If you embed the hypercharge \(Y\) to the minimum \(SU(5)\) GUT – and the embedding may be further embedded to \(SO(10)\) – you may notice the non-standard normalization of the hypercharge by the factor of \(\sqrt{3/5}\). Because of that, the natural GUT prediction for the Weinberg angle says\[

\sin^2 \theta_W = \frac{3}{8}

\] at the GUT scale. The denominator eight is computed as three plus five. Because of a simple calculation of \({\rm Tr}_{\bf 16} [(B-L)^2] \) that I did, I believe that in the right-wing electroweak case, the corresponding normalization factor for \((B-L)/2\), the hyper-hypercharge, becomes \(\sqrt{2/3}\) which should mean that\[

\sin^2 \theta_M = \frac{2}{5}

\] at the GUT scale and \[

\frac{m_{W'}}{m_{Z'}} = \sqrt{ \frac{3}{5} } \approx 0.775

\] This is just the zeroth-order tree-level prediction but it is not too far from the ratio of the masses extracted from the two bumps,\[

\frac{2.1\TeV}{2.9\TeV} \approx 0.724.

\] Update: When I was rechecking the algebra, I decided that I inverted the interpretation of \(\sqrt{2/3}\). The correct figure should have effectively been \(\sqrt{3/2}\) which would mean that \(\sin^2\theta_M=3/5\) at the GUT scale and \(m_{W'}/m_{Z'}\) is on the contrary predicted to be \(\sqrt{2/5}\approx 0.63\), a bit further from the observed ratio.

Finally, most ambitiously, the \(5.2\TeV\) particle seen in four events is the new Higgs boson. That one decayed to two (or three) jets (no lepton evidence) but that's pretty normal because the Higgs couplings may be negligible for leptons and only the strongly coupled quarks matter. I am highly tempted to find an explanation for the flavor-violating \(h\to \mu^\pm\tau^\mp\) decay of the light Higgs. Two-Higgs models are enough for such processes and we have two Higgses here.

The ordinary electroweak Higgs vev is about\[

\langle h_L \rangle = v_L \approx 246\GeV

\] and I believe that the right-handed Higgs could have something like\[

\langle h_R \rangle = v_R \approx 7.7\TeV.

\] There is some quartic coupling and if Nature calculates the second derivative around the maximum of the potential, She gets those \(m_{h_R} \approx 5.2\TeV\) suggested by those events.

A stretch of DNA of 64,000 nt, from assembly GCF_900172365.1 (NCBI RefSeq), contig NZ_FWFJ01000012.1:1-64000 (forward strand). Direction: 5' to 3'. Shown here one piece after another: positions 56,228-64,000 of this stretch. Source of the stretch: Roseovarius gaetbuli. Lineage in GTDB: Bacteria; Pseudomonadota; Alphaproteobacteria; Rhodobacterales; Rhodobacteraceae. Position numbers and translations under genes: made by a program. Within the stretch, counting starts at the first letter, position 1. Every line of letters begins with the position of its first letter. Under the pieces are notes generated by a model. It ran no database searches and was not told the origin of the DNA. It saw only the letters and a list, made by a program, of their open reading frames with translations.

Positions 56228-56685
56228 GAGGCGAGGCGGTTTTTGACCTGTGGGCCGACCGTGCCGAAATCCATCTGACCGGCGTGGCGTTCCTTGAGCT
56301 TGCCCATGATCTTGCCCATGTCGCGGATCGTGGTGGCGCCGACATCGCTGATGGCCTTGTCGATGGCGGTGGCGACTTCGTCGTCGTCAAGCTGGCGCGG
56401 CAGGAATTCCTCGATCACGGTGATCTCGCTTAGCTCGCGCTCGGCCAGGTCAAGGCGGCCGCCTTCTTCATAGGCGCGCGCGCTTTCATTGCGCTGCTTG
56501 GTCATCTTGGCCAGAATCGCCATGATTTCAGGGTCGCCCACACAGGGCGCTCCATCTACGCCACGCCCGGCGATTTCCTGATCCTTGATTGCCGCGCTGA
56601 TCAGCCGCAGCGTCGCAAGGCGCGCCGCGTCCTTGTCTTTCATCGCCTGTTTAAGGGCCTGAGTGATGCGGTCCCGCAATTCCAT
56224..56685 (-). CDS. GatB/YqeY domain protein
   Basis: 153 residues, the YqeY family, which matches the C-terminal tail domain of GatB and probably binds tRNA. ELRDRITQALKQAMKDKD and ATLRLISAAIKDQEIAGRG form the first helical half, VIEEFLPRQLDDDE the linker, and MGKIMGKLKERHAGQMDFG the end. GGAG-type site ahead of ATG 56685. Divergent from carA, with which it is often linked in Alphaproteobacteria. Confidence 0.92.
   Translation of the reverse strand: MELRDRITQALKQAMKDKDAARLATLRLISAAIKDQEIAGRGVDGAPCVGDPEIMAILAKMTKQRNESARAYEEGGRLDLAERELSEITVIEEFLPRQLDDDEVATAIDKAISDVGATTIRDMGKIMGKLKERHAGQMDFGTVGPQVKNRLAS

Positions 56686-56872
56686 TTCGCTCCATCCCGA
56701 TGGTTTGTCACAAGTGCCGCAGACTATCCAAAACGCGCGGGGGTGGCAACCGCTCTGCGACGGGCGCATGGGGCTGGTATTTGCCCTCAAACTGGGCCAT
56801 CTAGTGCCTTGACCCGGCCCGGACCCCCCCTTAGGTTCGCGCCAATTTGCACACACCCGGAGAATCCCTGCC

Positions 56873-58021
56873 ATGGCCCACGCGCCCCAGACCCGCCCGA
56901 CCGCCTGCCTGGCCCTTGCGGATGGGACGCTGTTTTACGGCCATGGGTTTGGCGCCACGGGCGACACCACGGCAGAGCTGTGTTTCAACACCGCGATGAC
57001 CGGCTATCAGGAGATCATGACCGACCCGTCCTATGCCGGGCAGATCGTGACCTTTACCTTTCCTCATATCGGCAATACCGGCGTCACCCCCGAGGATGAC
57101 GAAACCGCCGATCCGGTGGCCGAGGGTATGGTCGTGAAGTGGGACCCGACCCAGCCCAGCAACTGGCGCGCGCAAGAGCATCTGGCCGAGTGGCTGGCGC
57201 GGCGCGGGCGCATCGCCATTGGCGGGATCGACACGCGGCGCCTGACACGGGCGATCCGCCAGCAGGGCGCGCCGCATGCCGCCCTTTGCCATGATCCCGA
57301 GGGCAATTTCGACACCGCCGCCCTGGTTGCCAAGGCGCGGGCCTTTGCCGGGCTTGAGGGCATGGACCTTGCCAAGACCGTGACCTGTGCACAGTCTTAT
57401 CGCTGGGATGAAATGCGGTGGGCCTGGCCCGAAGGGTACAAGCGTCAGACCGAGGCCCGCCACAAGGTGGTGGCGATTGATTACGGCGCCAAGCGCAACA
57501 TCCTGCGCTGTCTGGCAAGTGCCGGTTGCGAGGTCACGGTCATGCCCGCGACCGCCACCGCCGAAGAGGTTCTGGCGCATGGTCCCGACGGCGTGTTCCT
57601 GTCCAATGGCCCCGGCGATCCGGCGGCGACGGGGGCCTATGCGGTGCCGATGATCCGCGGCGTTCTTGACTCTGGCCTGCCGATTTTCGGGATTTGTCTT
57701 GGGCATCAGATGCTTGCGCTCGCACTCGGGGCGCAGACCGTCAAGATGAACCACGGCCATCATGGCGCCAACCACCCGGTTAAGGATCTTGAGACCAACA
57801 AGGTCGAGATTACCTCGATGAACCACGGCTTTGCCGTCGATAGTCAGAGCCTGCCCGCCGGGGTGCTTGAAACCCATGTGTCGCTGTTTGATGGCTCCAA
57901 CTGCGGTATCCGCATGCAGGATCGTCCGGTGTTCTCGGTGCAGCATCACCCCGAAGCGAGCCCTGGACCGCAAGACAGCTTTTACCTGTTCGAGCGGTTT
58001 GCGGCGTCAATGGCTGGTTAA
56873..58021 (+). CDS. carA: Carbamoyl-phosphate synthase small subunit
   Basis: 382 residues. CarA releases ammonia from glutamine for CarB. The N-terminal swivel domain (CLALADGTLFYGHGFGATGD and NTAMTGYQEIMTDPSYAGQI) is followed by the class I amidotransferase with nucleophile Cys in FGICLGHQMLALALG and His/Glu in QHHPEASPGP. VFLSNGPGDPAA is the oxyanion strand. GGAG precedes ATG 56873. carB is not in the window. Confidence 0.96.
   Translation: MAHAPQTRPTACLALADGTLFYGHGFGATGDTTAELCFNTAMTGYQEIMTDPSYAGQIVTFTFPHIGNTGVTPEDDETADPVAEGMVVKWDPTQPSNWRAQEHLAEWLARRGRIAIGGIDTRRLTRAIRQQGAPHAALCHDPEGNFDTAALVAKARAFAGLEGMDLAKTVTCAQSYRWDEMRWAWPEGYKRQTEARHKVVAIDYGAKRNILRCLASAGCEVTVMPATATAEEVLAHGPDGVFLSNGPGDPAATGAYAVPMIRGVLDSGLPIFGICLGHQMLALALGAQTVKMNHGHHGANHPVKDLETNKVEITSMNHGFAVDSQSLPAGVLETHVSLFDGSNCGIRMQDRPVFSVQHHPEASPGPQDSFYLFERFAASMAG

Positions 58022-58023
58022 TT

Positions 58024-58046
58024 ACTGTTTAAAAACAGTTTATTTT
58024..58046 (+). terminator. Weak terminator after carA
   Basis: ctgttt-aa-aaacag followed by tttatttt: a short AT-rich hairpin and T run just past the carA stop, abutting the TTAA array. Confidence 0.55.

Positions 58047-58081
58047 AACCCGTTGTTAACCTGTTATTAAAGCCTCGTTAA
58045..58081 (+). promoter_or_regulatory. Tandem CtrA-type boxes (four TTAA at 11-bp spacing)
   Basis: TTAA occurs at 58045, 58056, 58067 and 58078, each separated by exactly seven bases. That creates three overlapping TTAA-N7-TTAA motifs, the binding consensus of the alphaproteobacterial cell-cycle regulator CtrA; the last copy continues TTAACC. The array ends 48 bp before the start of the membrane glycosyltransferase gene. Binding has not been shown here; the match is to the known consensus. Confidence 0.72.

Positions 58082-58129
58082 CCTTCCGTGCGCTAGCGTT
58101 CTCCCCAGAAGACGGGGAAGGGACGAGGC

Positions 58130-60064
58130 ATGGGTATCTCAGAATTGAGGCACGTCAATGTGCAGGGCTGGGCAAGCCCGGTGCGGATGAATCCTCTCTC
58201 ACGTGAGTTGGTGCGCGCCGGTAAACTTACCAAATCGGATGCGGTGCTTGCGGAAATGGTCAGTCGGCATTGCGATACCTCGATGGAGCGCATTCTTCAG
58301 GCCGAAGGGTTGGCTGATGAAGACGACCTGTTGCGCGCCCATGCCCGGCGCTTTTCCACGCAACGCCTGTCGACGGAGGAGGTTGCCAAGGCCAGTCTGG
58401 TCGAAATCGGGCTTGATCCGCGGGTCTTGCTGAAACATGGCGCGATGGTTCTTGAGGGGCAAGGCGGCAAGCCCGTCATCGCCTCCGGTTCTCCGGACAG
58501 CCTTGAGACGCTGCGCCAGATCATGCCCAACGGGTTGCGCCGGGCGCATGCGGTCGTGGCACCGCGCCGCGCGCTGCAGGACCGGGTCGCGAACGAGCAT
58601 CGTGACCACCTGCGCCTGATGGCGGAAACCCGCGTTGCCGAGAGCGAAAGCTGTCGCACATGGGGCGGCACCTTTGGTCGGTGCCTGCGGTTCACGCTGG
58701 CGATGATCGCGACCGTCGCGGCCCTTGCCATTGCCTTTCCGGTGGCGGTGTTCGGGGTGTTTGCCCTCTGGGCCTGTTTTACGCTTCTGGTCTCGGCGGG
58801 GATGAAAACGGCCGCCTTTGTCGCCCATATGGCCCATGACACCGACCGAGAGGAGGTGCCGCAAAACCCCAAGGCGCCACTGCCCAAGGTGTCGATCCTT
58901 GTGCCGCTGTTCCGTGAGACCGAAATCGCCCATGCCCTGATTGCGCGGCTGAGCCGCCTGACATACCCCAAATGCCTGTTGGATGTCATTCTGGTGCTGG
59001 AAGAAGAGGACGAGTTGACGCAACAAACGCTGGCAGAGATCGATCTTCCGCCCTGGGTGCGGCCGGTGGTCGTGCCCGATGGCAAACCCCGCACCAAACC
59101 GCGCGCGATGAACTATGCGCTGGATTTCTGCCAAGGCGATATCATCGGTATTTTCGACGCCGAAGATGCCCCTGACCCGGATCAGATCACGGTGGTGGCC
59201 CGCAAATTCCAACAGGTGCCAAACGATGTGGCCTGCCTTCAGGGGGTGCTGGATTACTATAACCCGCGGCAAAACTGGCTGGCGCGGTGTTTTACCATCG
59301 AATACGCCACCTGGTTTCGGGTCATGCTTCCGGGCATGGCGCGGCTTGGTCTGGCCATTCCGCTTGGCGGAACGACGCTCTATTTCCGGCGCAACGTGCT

The \(SO(10)\) grand unified model building is a lot of fun but maybe if the LHC forces us to study things from the bottom, we will find simpler ways to calculate things, including the fermion masses. The big GUT symmetries generally imply that there are just a few independent Yukawa couplings. But maybe if we look at all those things hierarchically, in terms of the electroweak scale a factor of 30 beneath the right-wing electroweak scale, we will become able to relate the quark and lepton masses to each other in some more natural hierarchic way.

I think that almost no one had expected issues of the grand unification to be studied at the LHC soon. But given the character of these bumps, it may very well happen, and happen before we discover supersymmetry. I don't have to tell you how stunning it would be. If all the three bumps are there, the LHC may make as important discoveries within months as the discoveries of elementary particles done in the 1980s (the gauge bosons) and the early 2010s (the Higgs boson).

Now, the LHC could simply see a whole new complementary right-wing world with the heavy siblings of these three particles. The left-right symmetry is broken in Nature but one must be totally ready for the possibility that it's broken spontaneously, not explicitly. Well, in quantum gravity, there is a lore – supported both by formal general arguments as well as specific stringy constructions etc. – that all symmetries have to be local. Maybe even approximate symmetries have to be local, and therefore spontaneously broken. The right-wing guys are heavyweights in comparison with their left-wing counterparts.

If we were forced to extend the Standard Model into this left-right-symmetric structure, we could also gain a different perspective on the hierarchy problem. I increasingly believe that it's "right" to view the Standard Model – or its extension – as some "modification" of a classically scale-invariant theory. The Higgs Yukawa coupling could always be the same classically – and the same for the left-wing and right-wing Higgs above. But the negative quadratic terms that are responsible for the symmetry breaking could be generated dynamically, from some even smaller effect involving either instantons or some heavier particles. I still think that SUSY is needed to stabilize those scales against the loop corrections but there will be a rich explanation on how these scales are actually generated from the much higher GUT and Planck scales.